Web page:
Amoeblog

out this week 5/12 & 5/19...tori amos...iron & wine...true blood...jarvis cocker...bricolage...

Posted by Brad Schelden, May 21, 2009 12:40pm | Post a Comment
six feet under cast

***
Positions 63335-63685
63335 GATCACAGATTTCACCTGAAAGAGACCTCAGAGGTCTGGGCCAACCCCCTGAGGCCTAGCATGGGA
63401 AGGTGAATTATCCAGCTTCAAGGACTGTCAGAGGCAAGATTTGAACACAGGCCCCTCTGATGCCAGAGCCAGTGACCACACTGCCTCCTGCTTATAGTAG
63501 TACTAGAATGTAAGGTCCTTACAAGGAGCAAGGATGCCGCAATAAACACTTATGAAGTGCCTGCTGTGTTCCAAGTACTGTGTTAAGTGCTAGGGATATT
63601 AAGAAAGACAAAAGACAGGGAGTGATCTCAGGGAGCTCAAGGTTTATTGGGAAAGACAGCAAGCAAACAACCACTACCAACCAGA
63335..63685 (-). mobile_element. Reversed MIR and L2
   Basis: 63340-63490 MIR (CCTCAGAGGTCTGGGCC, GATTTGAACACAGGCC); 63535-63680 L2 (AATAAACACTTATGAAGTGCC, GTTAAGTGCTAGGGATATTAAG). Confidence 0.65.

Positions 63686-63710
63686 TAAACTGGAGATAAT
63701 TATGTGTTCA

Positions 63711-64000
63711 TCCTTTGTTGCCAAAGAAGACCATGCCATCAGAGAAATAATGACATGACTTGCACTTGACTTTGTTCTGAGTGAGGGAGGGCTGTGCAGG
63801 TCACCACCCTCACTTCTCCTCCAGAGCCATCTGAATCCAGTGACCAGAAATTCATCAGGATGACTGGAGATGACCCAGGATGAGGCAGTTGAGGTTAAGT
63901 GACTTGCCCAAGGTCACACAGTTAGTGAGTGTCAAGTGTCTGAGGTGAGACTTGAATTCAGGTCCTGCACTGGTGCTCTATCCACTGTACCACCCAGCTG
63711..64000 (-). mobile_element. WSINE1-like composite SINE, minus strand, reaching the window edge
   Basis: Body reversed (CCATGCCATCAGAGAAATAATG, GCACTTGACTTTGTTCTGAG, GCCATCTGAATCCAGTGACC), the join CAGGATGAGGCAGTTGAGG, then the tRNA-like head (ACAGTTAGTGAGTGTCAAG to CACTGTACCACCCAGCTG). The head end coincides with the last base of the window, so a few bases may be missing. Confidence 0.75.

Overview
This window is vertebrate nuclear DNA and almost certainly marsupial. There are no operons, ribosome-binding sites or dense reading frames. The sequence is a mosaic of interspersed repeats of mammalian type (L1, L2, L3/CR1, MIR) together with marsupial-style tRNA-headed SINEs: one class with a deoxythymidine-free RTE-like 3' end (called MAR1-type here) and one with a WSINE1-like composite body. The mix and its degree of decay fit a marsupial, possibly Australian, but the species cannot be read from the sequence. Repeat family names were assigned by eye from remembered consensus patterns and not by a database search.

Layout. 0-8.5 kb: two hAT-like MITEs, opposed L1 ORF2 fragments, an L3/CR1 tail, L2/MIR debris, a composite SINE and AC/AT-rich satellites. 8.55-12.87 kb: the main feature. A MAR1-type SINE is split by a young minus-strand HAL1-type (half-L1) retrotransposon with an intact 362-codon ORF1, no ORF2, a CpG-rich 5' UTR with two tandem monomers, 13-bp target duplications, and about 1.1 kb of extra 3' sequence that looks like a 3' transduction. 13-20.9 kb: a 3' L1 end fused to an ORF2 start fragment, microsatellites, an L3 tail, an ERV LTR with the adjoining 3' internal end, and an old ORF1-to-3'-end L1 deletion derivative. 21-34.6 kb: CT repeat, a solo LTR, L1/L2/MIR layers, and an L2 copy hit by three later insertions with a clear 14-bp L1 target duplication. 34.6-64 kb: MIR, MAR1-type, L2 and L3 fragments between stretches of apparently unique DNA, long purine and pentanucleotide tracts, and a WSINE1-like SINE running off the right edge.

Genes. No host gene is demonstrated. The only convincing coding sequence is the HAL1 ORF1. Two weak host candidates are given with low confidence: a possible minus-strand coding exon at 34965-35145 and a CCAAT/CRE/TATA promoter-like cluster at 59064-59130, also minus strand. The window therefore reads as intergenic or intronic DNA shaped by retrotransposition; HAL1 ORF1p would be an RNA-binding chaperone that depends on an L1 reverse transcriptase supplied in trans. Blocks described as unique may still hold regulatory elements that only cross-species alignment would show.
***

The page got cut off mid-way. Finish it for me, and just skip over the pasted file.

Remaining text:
When I first moved to Los Angeles 7 or 8 years ago I became obsessed with Six Feet Under. I remember going to work one day and one of my coworkers talked about the show for hours. She couldn't believe that I was not watching it. However, I didn't have HBO and I don't think the show was out on DVD yet. I didn't even have a DVD player yet. VHS releases of TV shows were starting to disappear so I didn't really have any way to watch it-- so it might have been Six Feet Under that made me finally give in and get a DVD player. My first DVD purchase was The Muppet Movie, but I think my second or third purchase was the first season of Six Feet Under. It had been a while since I had been obsessed with a really good TV show. I still managed to watch the entire Twin Peaks series about once a year, but there wasn't much else out there. It was just that I didn't have HBO. I had heard about all these new shows, but still had never watched Oz or the Sopranos. These shows would later become some of my favorites as I started to collect the DVDs and eventually was forced to get HBO again. I don't want to sound like an advertisement for HBO, but it really did change the way I looked at TV and really gave me many enjoyable viewing hours. Six Feet Under came at a perfect time in my life. The show took place in the Los Angeles area and was filmed just down the street from Amoeba at the Gower studios. I somehow felt the show was speaking directly to me. And I somehow felt more involved with it since it was filmed so close to me and took place in a city so close to my heart. It was also nice to see a gay character as one of the lead roles in a drama series. I have always had a love/hate sort of relationship with Los Angeles, but this show made me love it just a little bit more. The five seasons of the show took me on a long and intense journey. I fell in love with all the characters and started to think of them as my family. The show followed me back to San Francisco, where it eventually ended in 2005. This was one of those shows that I really did love but it also just sort of tortured me when I watched it. Not only was every episode dealing with somebody's death, but it was also dealing with all the characters' messed up lives at the same time. It was an intense journey. The thing that made this show so fantastic was the cast. The mix of the brilliant writing with the perfect cast was a magical combination -- and it doesn't really happen that often. The leads were all perfect. Peter Krause, Michael C. Hall, and Lauren Ambrose were perfect as the siblings of the house. Frances Conroy was brilliant as their mother. The show just had a list of some of my favorite or soon to be favorite actors -- Rachel Griffiths, Freddy Rodriguez, Jeremy Sisto, Lili Taylor, Kathy Bates, Richard Jenkins, Rainn Wilson, Justin Theroux, Mena Suvari, Veronica Cartwright, Illeana Douglas, and Catherine O'Hara. And Patricia Clarkson and Joanna Cassidy were nothing short of brilliant as the aunt and mother in law. I wish they could have been in every episode, I don't think any TV show will ever get a better cast...although Mad Men comes very close.